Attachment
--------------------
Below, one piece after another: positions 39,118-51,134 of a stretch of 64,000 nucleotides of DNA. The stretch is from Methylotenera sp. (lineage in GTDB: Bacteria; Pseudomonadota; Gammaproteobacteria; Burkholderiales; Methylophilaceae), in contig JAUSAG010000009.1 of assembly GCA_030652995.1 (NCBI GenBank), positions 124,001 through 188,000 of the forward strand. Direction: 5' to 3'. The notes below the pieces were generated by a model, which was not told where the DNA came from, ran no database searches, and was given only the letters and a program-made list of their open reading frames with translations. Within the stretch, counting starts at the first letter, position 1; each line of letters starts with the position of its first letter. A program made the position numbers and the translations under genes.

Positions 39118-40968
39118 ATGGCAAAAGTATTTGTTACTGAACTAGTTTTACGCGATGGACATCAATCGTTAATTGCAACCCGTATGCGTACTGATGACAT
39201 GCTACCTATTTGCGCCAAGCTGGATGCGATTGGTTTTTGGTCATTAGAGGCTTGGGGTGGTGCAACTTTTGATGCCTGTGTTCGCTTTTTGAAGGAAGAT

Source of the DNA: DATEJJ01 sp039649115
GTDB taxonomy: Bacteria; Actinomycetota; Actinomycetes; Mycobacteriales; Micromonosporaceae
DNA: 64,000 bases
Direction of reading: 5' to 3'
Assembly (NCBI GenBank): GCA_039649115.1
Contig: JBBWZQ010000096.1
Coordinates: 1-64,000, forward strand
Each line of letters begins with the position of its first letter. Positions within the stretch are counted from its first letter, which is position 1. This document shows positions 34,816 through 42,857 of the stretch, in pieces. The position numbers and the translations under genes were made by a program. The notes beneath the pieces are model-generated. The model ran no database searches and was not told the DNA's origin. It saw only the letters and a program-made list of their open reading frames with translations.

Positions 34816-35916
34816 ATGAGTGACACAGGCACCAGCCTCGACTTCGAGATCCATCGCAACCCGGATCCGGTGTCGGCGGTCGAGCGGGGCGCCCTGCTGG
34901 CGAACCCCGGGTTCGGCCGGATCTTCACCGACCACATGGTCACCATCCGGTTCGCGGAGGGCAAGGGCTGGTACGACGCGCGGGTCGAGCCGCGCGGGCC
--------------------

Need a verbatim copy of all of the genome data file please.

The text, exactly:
Below, one piece after another: positions 39,118-51,134 of a stretch of 64,000 nucleotides of DNA. The stretch is from Methylotenera sp. (lineage in GTDB: Bacteria; Pseudomonadota; Gammaproteobacteria; Burkholderiales; Methylophilaceae), in contig JAUSAG010000009.1 of assembly GCA_030652995.1 (NCBI GenBank), positions 124,001 through 188,000 of the forward strand. Direction: 5' to 3'. The notes below the pieces were generated by a model, which was not told where the DNA came from, ran no database searches, and was given only the letters and a program-made list of their open reading frames with translations. Within the stretch, counting starts at the first letter, position 1; each line of letters starts with the position of its first letter. A program made the position numbers and the translations under genes.

Positions 39118-40968
39118 ATGGCAAAAGTATTTGTTACTGAACTAGTTTTACGCGATGGACATCAATCGTTAATTGCAACCCGTATGCGTACTGATGACAT
39201 GCTACCTATTTGCGCCAAGCTGGATGCGATTGGTTTTTGGTCATTAGAGGCTTGGGGTGGTGCAACTTTTGATGCCTGTGTTCGCTTTTTGAAGGAAGAT

Source of the DNA: DATEJJ01 sp039649115
GTDB taxonomy: Bacteria; Actinomycetota; Actinomycetes; Mycobacteriales; Micromonosporaceae
DNA: 64,000 bases
Direction of reading: 5' to 3'
Assembly (NCBI GenBank): GCA_039649115.1
Contig: JBBWZQ010000096.1
Coordinates: 1-64,000, forward strand
Each line of letters begins with the position of its first letter. Positions within the stretch are counted from its first letter, which is position 1. This document shows positions 34,816 through 42,857 of the stretch, in pieces. The position numbers and the translations under genes were made by a program. The notes beneath the pieces are model-generated. The model ran no database searches and was not told the DNA's origin. It saw only the letters and a program-made list of their open reading frames with translations.

Positions 34816-35916
34816 ATGAGTGACACAGGCACCAGCCTCGACTTCGAGATCCATCGCAACCCGGATCCGGTGTCGGCGGTCGAGCGGGGCGCCCTGCTGG
34901 CGAACCCCGGGTTCGGCCGGATCTTCACCGACCACATGGTCACCATCCGGTTCGCGGAGGGCAAGGGCTGGTACGACGCGCGGGTCGAGCCGCGCGGGCC